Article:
Tonderai, both hands still cupped together, turns slowly to face each corner of the room. When he speaks each word is gusted loud then soft by the wind.
“Uncle tells the Children about this animal that he has carved, this creature whose shape Knowledge does not recognise. ‘This is Pangolin. On the outside Pangolin’s skin is tough as rock. Not like Crocodile’s, but smoother, like many bottle tops, placed each beside the other.’
The Children listen with big eyes.
‘This skin, Pangolin’s skin,’ says Uncle, ‘is so tough that even Lion cannot crack it with its teeth. And Pangolin has one other trick. What is that? What do you do if you are small, and being chased by something that is big and strong?’
‘Run,’ says Knowledge, jumping on his toes.”
“‘No,’ says Uncle. ‘No. There you are mistaken Knowledge, for Pangolin is not a fast runner. Not like you perhaps. So what must Pangolin do?’
‘I know,’ says Hope shyly. ‘Pangolin must hide in its special skin.’
‘Yes,’ says Uncle. ‘You are right Hope. That is it. Pangolin must stay very, very still until the danger passes, and then, only then, may Pangolin proceed.’
‘Oho,’ say the Children wisely.
‘And,’ says Uncle, ‘there is one other thing. It is not what Pangolin can do, but what others can do for Pangolin. What is that?’
‘Help it,’ says Hope.
‘Of course!’ says Uncle. ‘That is what friends are for, and we can all be friends of Pangolin.’
‘Have you seen Pangolin Uncle?’ asks Knowledge.
‘Yes,’ says Uncle. ‘Once, when I was with my father we saw one, and he told me that to see one in the wild is the greatest gift. And that Pangolin should not be touched, for Pangolin is like a miracle. You see, Pangolin was in Africa before you, before me, before our fathers’ fathers. Too far back to even count. And Pangolin is tougher than Crocodile, and so quiet that you may not hear it coming.’
‘I would hear Pangolin,’ says Knowledge. ‘I would.’
‘Hmm,’ says Uncle.
‘Once I think I heard Pangolin but I did not look because I did not want to frighten it.’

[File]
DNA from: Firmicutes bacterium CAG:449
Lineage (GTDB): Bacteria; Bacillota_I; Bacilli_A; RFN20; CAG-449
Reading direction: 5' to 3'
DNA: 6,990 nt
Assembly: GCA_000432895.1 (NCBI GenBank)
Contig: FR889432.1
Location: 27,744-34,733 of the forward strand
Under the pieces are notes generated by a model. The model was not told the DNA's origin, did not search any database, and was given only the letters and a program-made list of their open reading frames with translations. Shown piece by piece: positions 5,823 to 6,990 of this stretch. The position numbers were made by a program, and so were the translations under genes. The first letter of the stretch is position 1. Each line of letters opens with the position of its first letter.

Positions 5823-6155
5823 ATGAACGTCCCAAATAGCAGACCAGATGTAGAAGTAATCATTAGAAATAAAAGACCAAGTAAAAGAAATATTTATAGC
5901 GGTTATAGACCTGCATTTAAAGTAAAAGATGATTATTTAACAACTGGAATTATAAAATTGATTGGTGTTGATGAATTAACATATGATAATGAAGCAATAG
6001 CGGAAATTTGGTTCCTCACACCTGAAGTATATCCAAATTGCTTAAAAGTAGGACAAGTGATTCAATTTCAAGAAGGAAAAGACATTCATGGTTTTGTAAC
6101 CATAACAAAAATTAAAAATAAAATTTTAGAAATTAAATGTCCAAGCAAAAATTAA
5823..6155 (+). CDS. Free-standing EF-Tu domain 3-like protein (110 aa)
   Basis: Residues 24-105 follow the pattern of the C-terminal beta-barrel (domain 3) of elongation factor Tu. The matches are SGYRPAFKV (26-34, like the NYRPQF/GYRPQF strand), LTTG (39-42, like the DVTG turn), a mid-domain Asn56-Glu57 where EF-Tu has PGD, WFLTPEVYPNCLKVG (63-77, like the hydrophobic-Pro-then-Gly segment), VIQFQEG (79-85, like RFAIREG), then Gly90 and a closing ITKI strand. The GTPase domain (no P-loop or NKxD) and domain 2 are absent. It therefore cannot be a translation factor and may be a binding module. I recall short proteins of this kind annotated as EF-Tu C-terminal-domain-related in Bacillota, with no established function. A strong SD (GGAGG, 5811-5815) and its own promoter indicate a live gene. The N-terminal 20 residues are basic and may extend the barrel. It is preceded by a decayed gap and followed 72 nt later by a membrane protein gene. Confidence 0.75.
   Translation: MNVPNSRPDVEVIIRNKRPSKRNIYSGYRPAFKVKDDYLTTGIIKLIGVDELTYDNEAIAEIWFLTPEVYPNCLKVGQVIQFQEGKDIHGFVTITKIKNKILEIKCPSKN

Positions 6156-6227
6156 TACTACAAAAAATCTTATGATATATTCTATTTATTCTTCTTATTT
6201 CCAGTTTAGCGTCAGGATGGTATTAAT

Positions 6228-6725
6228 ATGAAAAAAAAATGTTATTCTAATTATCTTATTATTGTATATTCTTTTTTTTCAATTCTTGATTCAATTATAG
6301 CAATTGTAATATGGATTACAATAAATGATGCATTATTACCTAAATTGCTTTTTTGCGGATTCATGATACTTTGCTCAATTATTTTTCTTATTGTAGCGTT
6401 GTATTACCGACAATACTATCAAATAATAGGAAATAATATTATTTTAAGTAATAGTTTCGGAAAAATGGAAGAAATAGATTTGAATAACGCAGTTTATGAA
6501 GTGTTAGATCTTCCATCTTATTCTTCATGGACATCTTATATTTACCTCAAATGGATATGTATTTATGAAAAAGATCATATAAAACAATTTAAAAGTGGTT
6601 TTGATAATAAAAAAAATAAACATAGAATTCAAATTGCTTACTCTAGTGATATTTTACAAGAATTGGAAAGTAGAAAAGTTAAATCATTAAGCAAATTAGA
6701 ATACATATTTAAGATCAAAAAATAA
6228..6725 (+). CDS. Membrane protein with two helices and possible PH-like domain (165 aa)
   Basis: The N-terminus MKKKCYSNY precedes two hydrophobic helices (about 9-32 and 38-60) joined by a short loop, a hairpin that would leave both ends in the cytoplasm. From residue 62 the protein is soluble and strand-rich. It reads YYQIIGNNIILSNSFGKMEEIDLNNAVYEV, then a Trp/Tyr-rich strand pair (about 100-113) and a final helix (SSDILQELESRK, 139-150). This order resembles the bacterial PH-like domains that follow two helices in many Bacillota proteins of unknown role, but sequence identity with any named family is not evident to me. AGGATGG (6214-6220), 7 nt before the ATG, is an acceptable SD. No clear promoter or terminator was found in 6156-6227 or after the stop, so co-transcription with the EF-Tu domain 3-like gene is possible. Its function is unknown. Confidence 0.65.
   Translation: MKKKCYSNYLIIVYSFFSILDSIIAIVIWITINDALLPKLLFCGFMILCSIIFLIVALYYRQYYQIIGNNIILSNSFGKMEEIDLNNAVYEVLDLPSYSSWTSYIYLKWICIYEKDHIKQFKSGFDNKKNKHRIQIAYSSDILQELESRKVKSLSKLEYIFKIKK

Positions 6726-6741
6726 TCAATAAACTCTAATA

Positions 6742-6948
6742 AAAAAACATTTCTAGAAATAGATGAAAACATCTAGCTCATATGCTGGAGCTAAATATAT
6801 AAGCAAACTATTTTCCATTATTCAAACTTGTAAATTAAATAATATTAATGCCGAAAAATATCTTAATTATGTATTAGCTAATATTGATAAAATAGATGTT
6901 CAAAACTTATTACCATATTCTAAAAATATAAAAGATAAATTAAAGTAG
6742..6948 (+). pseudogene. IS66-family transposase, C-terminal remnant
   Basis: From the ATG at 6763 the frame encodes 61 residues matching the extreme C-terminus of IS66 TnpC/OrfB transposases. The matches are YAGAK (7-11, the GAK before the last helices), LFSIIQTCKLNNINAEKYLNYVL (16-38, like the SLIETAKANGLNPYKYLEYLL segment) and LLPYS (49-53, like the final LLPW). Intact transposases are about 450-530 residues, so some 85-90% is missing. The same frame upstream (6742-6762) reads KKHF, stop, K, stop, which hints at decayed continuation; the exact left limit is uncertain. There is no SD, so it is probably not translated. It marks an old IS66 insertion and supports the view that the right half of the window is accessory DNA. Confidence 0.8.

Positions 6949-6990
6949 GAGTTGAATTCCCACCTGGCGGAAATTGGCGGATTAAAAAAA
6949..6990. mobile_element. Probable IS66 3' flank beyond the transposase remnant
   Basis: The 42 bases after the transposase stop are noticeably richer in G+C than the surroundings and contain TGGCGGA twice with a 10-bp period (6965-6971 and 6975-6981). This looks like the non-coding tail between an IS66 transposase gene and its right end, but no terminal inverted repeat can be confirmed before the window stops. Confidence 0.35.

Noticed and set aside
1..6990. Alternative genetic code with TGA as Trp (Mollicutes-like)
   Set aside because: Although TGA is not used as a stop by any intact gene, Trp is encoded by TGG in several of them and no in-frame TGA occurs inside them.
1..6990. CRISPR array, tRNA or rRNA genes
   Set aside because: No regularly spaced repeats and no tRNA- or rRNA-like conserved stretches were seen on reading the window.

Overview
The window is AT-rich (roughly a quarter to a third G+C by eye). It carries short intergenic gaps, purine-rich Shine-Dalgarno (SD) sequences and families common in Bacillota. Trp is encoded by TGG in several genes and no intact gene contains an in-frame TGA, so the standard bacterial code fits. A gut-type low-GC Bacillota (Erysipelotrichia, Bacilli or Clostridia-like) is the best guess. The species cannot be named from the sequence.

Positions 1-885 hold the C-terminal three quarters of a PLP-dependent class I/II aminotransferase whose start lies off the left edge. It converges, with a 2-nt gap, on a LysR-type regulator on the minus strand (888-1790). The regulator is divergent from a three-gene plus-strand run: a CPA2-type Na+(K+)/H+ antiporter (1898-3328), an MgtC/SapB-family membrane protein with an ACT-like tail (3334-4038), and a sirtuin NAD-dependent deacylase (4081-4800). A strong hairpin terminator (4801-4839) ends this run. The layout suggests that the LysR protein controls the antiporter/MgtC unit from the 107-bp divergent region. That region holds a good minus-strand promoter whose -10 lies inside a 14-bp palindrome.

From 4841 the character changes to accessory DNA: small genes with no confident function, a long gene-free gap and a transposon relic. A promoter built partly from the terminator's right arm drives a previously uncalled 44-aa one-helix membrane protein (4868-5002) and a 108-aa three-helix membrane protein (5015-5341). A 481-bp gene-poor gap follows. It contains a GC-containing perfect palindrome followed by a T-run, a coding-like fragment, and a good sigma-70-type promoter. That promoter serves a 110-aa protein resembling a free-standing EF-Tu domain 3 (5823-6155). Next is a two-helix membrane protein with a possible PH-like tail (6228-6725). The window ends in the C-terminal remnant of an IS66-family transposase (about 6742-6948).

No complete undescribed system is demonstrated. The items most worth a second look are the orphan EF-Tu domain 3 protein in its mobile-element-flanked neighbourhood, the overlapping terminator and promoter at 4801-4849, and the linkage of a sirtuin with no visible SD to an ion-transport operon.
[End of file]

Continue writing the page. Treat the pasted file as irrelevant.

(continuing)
‘Ah so,’ says Uncle, and he winks at Knowledge, the orphan child.
Now all the Children nod their heads. They too remember that they might have heard Pangolin. And the more they think about it, the more they are sure that they did, and that even today they might see Pangolin again. So off they tiptoe, eyes wide, ears sharp – listening, listening – to see if today they too might be fortunate. If they too might be friends to Pangolin.”
Tonderai, with a hand now cupped to each ear, begins to tiptoe his gumboots around the firepit, looking this way, and then that. Simi laughs, and hears Marybelle laugh too. Then Tonderai stops his creeping, and stands tall and still, waiting for the laughter to end, before he carries on with his tale.
“Girl laughs. She sees that she is not the only storyteller in the family. And she is happy, for now she knows that Uncle will not be lonely while he does his dangerous work – work so dangerous that if Snake finds out, it will be very bad for Uncle. Girl shivers, and leaves him to his carving.”
Tonderai looks around the room. “This is how the change begins – slowly, slowly, and noticed only by two. One is Uncle, who some do not even see is there, and the other is Girl, who many think is worth nothing for she is only a girl. But this is their mistake … not ours.”
Copyright Georgie Knaggs & The Phraser 2023